Pop-up Cards: Architecture in Lübeck


Lübeck is a city in northern Germany on the Baltic Sea. It flourished as the center of the Hanseatic League, an economic community of medieval German cities. In 1987, it was registered as a World Heritage Site as “Hanseatic City of Lübeck".

The town of Lübeck was founded in 1143. Count Adolf II of Holstein, a vassal of the Grand Duke of Saxony, built the city by recruiting residents from the Rhine River basin and other regions.
The town was lost in a great fire in 1157, and when the citizens demanded for Archduke Heinrich of Saxony that it be rebuilt, he built the town in a different location. But the original location was more advantageous, and Heinrich bought the land of the original town from Adolf and built the town again (1159).

In the 13th century, Rostock (1218), Wismar (1229), and Stralsund (1234) were built on the Baltic coast and were officially recognized by the local lords.
It is said that the Hanseatic League began in 1259 when the three cities of Rostock, Lübeck, and Wismar signed an agreement to protect the safety of land and sea routes.

The common goal of securing trade routes strengthened the ties between the cities, and by the late 14th century, the Hanseatic Assembly, a meeting of the cities, was firmly established. The Hanseatic Assembly met once or twice a year (irregularly) to discuss trade, merchants’ rights, and military issues.

The main products handled by the merchants who joined the Hanseatic League are Flemish textiles and Baltic herring. Wood, amber, grains and animal fur were also important commodities.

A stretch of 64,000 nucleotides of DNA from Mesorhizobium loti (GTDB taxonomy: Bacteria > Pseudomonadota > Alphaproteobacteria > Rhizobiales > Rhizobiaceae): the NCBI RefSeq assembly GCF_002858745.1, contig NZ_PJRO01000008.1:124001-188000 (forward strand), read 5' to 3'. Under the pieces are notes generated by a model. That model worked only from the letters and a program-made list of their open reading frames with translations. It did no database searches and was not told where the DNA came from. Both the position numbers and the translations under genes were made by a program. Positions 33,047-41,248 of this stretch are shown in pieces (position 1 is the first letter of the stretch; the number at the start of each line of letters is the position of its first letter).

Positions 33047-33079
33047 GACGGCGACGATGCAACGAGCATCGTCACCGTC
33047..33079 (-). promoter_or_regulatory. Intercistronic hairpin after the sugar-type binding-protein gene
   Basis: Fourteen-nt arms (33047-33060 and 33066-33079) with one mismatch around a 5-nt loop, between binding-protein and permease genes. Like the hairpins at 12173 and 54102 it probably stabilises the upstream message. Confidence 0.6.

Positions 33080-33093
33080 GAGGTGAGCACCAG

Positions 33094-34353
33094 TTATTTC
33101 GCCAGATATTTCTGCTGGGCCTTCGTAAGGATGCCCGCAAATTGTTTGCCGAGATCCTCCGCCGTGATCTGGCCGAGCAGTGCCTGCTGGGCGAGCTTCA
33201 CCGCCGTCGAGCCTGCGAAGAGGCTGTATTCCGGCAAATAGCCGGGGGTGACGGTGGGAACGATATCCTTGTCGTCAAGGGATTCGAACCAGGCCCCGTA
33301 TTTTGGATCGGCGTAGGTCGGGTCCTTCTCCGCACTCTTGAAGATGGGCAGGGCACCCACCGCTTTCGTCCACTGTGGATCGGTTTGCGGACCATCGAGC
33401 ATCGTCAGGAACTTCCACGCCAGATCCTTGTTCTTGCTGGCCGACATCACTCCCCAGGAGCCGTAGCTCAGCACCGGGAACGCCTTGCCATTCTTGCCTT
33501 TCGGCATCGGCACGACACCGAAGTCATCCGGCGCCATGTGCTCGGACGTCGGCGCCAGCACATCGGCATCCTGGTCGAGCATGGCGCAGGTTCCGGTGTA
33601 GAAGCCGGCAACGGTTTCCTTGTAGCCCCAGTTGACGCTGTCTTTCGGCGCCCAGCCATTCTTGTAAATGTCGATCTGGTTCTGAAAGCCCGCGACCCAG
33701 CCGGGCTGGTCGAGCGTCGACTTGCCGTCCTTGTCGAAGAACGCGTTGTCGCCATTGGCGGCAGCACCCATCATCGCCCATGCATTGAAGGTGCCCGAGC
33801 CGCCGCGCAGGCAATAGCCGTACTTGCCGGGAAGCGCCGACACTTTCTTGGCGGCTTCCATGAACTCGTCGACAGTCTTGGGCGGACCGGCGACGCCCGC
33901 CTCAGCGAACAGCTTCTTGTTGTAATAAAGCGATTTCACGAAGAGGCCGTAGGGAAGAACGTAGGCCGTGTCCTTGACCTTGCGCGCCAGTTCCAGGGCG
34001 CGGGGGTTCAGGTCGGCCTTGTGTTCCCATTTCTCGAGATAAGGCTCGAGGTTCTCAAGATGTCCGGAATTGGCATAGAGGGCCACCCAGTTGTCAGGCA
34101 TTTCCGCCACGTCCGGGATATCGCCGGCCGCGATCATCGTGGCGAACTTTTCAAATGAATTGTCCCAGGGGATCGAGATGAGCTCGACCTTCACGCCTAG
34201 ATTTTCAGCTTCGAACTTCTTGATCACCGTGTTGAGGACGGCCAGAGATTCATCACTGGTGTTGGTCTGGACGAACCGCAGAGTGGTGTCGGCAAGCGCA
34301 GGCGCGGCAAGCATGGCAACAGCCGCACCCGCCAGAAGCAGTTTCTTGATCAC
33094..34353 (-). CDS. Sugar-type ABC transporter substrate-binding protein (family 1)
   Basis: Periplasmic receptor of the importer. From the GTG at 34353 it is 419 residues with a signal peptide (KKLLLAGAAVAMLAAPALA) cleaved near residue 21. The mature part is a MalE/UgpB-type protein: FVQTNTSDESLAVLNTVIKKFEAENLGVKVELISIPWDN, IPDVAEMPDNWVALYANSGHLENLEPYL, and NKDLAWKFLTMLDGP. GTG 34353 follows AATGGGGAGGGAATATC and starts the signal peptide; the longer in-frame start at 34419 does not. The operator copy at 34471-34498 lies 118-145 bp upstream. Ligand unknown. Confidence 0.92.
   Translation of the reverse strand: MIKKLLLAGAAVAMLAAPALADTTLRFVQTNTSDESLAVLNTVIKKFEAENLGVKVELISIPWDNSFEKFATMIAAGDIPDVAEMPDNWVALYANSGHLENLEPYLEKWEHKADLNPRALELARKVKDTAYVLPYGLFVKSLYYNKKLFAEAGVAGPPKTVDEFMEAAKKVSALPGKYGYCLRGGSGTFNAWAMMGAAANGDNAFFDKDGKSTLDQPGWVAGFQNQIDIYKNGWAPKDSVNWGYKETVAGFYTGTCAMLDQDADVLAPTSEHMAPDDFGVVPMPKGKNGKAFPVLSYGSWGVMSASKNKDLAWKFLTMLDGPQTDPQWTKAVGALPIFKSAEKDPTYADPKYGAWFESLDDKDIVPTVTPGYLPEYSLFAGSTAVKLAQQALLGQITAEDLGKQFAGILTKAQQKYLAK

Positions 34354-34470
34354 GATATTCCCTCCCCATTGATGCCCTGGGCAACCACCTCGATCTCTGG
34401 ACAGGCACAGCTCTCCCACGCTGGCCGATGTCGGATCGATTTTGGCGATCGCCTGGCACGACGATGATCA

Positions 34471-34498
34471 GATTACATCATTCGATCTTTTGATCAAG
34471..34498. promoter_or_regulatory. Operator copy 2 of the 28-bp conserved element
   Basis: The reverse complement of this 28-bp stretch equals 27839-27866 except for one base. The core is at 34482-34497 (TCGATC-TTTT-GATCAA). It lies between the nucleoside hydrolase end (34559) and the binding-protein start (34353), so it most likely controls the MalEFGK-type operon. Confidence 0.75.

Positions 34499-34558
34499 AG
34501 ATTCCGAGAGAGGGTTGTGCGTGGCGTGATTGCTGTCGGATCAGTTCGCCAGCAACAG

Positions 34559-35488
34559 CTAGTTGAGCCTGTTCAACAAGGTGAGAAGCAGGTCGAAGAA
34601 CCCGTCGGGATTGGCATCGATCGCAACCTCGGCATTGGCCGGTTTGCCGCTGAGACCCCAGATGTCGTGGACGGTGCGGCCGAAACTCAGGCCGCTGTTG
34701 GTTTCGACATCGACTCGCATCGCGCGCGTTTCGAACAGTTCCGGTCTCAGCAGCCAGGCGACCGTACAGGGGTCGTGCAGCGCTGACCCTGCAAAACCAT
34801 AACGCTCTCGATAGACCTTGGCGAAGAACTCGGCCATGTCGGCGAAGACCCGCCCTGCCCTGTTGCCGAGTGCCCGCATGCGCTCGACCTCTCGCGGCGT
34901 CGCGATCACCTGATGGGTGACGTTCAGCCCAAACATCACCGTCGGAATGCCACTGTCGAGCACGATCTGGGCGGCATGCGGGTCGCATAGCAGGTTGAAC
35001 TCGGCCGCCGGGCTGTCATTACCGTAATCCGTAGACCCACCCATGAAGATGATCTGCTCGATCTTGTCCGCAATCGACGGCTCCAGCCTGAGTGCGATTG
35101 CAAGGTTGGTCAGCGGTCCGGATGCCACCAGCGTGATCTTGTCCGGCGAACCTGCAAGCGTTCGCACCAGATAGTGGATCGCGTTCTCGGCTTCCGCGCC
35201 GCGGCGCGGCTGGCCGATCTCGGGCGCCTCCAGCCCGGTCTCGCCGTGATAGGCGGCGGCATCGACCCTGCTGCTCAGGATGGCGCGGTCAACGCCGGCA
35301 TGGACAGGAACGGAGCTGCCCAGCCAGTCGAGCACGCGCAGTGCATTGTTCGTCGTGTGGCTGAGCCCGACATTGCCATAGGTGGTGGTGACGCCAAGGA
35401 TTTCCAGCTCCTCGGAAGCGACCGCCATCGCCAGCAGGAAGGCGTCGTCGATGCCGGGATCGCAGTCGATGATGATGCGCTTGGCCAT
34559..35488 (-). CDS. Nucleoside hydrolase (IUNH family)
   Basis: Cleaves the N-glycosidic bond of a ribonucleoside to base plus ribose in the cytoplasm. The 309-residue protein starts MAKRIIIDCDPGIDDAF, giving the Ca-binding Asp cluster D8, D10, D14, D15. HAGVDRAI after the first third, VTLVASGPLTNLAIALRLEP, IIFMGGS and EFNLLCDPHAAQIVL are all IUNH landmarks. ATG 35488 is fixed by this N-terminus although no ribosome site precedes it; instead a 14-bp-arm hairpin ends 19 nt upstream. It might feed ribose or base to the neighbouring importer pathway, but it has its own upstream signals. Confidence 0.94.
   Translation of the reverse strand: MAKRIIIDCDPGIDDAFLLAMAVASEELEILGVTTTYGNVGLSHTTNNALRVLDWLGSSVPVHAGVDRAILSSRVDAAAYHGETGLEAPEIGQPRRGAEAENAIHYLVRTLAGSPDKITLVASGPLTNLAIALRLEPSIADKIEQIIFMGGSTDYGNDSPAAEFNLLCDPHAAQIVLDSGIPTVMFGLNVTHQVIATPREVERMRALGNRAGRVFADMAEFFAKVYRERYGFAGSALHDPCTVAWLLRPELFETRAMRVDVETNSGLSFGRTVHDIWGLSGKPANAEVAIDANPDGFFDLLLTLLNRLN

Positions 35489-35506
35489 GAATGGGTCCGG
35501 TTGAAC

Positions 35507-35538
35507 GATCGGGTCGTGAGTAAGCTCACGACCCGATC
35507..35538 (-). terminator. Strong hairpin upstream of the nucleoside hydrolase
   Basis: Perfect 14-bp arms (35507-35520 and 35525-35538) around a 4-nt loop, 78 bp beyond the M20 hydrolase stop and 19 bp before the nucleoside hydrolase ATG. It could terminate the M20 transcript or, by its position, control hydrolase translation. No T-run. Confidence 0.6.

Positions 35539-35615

Rock salt was mined in Lüneburg, about 80 km south of Lübeck, and was transported to Lübeck, where it was used to barrel herring or exported in salt form to various regions.

Now, finally, we come to the pop-up card.

The model for this card is the “Salzspeicher (salt warehouse)" in Lübeck.
Salt brought from Lüneburg was stored here.
The oldest of the current buildings was built in 1579 and the newest in 1745.
Later it was also used to store other commodities (cloth, grain, and wood).

A clothing company whose building was destroyed in the war moved in here in 1942. It has been restored and is still in use.

At this point, I have only made a pop-up card for the “Salzspeicher " in Lübeck, but I am planning to make cards for other related buildings and post them on the main site.

The meeting of Hanseatic League in 1669 was the last meeting, and the League is virtually over. However, the alliance between Lübeck, Hamburg and Bremen continued intermittently until the 20th century.
Then, in 1980, at the request of Mayor Lübeck, the new Hanseatic General Assembly “Hanse Tag Neuzeit" was launched. About 100 cities on the Baltic coast meet every year to discuss topics such as politics, tourism and the arts.

[Reference] (written in Japanese)
 “Travel Master Books : Northern Germany, Medieval Hansa Cities Story" Text: Katsuji Tani, Kunihiro Nagasaka, Photo: Miki Kojima, Kazuhide Takeda, Editing Travel Master Editing Room, Nikkei BP Planning, 2006 3rd Edition

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Posted by Sakyo K.